There is too much to see so I’ll need another blog post or two.

Staple Gun to the Rescue

I haven’t finished my posts about the trip to MD, but that’s because I have so many photos to sort through. I’ll take a break and do a farm post or two.

Yesterday I gathered sheep to show a buyer and saw this:IMG_7176          Stacy’s face was split open to the bone. I called my vet and she said that if I wanted her to come it would be a couple of hours, but I could fix it myself. She told me what to do.IMG_7177                    I thought that the hardest part might be getting the old goat clippers to work. I found them in the tool box and after oiling they worked fine. That showed that the wound was longer than it appeared with hair over it.IMG_7179             Then I scrubbed with betadyne.IMG_7180                     Fortunately I had bought the staple gun (meant for this purpose) a long time ago. I had forgotten about it until the vet suggested using staples. She barely flinched throughout this.

IMG_7187            Nancy also suggested putting some kind of cover over this for a few days just to protect it. Since I haven’t worn pantyhose in more years than I can remember so it was lucky that there were some in the back of a drawer.IMG_7189              The most stylish sheep are doing it!IMG_7190                While I’m at the barn, here is a photo of the long-awaited work on the southwest corner where a lot of the wood is rotten.Foxtails               And speaking of veterinary issues, these are foxtails I pulled out of Rusty’s chest this morning. You can see on a couple of those how they had worked their way into the skin.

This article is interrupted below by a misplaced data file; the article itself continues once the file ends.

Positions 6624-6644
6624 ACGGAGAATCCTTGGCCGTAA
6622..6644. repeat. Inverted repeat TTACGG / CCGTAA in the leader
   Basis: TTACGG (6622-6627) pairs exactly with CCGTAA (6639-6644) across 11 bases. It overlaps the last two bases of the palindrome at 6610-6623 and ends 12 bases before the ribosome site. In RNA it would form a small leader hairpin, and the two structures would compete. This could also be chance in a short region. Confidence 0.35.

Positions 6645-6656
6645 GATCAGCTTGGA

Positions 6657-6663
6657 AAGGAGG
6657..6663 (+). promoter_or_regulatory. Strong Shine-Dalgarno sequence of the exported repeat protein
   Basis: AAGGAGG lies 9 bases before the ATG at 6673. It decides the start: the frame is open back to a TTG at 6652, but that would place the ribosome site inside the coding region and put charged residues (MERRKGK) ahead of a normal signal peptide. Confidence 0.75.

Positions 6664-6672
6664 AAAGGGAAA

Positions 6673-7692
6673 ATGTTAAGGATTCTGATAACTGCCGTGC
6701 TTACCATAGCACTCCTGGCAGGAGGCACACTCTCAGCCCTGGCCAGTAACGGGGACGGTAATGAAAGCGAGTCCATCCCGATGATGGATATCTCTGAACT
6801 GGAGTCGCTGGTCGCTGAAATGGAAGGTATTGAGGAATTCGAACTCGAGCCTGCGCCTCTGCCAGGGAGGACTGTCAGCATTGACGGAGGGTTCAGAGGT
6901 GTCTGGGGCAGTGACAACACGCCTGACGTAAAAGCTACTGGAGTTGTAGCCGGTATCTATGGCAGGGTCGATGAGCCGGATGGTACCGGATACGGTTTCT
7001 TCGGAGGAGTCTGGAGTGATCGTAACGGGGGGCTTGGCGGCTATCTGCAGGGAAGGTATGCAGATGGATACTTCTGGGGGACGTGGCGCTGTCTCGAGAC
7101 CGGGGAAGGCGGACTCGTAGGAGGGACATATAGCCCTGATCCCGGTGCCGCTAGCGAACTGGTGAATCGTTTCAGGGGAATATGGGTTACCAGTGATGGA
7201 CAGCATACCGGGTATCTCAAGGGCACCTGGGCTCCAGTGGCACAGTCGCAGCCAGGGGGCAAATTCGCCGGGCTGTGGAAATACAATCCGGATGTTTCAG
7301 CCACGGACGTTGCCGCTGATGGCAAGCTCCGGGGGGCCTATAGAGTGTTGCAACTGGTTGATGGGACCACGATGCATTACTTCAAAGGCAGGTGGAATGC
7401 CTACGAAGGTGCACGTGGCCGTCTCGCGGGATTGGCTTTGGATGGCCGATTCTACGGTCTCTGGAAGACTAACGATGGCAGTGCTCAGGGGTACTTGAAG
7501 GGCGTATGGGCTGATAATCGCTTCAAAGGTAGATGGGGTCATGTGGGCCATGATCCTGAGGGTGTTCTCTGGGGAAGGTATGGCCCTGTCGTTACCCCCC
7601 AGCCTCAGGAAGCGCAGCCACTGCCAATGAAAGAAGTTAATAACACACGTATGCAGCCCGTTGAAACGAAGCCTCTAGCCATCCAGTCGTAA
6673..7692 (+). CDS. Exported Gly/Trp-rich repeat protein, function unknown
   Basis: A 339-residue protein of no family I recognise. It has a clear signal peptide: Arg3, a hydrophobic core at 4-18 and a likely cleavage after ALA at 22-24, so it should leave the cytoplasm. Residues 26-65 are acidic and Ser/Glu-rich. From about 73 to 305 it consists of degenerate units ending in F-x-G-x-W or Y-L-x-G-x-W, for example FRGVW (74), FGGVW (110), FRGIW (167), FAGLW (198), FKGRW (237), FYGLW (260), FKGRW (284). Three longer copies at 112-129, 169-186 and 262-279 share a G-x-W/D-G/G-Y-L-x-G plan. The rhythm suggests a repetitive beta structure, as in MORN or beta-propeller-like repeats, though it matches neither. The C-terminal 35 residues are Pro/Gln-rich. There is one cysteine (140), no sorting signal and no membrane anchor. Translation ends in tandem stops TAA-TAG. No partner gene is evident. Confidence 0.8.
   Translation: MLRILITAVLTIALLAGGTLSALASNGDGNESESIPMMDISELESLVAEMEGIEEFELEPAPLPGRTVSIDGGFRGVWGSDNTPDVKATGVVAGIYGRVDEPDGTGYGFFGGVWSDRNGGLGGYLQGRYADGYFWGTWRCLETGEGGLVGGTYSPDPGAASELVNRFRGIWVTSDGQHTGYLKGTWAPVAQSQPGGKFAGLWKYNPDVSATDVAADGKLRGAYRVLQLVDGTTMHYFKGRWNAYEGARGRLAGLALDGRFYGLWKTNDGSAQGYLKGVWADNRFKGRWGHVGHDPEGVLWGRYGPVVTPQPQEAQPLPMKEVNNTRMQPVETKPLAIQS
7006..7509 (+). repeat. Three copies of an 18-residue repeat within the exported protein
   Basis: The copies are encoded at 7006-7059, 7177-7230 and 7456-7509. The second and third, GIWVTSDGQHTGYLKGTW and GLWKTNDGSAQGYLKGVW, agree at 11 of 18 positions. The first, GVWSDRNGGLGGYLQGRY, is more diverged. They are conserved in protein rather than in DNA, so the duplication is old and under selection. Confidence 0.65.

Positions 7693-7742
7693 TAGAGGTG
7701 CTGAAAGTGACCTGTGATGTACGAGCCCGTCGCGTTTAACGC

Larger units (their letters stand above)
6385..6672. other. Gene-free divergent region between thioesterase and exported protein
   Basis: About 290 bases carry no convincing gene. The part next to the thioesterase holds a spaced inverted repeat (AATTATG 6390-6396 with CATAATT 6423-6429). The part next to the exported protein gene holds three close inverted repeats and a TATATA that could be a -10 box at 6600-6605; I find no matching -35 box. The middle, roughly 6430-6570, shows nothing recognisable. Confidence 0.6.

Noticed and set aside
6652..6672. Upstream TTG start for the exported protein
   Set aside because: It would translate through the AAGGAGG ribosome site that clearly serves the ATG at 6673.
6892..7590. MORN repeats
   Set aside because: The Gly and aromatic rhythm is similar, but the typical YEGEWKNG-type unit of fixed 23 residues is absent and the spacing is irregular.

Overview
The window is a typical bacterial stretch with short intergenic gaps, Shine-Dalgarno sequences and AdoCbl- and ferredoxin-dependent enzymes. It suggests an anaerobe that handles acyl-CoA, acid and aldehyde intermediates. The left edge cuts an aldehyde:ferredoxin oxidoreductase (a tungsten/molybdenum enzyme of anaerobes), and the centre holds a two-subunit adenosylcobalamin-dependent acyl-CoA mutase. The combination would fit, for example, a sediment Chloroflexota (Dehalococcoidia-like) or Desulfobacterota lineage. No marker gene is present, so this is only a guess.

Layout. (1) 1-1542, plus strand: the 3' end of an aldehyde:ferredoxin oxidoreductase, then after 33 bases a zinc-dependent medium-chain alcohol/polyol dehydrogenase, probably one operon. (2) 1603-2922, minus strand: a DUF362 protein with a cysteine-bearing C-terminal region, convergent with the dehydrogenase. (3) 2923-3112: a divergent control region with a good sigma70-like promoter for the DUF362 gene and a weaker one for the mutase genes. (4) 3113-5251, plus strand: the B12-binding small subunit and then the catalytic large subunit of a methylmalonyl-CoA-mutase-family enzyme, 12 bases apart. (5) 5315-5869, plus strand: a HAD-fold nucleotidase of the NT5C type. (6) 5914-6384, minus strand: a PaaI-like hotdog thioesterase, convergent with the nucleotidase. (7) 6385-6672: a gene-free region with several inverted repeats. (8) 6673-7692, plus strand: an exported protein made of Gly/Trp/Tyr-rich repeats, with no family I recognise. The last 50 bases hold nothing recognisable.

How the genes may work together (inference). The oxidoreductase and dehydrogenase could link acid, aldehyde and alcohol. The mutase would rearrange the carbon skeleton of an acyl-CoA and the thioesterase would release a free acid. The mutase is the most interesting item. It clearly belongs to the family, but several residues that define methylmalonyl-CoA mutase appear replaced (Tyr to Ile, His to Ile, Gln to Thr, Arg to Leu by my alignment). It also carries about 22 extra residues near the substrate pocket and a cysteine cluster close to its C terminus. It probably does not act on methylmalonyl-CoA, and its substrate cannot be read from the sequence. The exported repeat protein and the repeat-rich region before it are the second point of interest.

Maryland 2018 – Days 3 & 4 MSWF

This is the third post for MSWF. Go backwards in the blog if you want to read the others.

I missed the shearing part of the Sheep to Shawl competition on Saturday morning and, by the time I made it to the tent where the competition was being held, one team had just cut their shawl off the loom.

That was Spin City. They had a Scout theme, complete with cookies and merit badges.


I realize that unless you have a large screen you’re not going to be able to read the Merit Badge descriptions. Most have to do with becoming competent in skills of spinning, knitting, shearing, etc. However I particularly liked the one that shows a credit card and is awarded for: “Enabler (silver or gold). The requirements for earning this badge are: Teaching someone to knit, crochet, spin, felt, weave, or dye. You also must have ‘encouraged’ another to buy a braid of roving, skein of yarn, or spindle. Silver: If you have ever persuaded someone to buy a wheel or loom then you have earned the silver enabler award. Gold: To earn the gold enabler award you must have influenced someone’s decision to buy a farm,  fiber mill, or yarn store.” IMG_6873                The Fiber Friends’ sign said that they were “Celebrating the Royal Wedding with a Royal Shawl”.

Definitely a royal purple theme.

The third team was called Friends Thru Fiber and had a butterfly theme.

I was showing sheep Saturday afternoon and didn’t make it back to this area to find out who won the competition.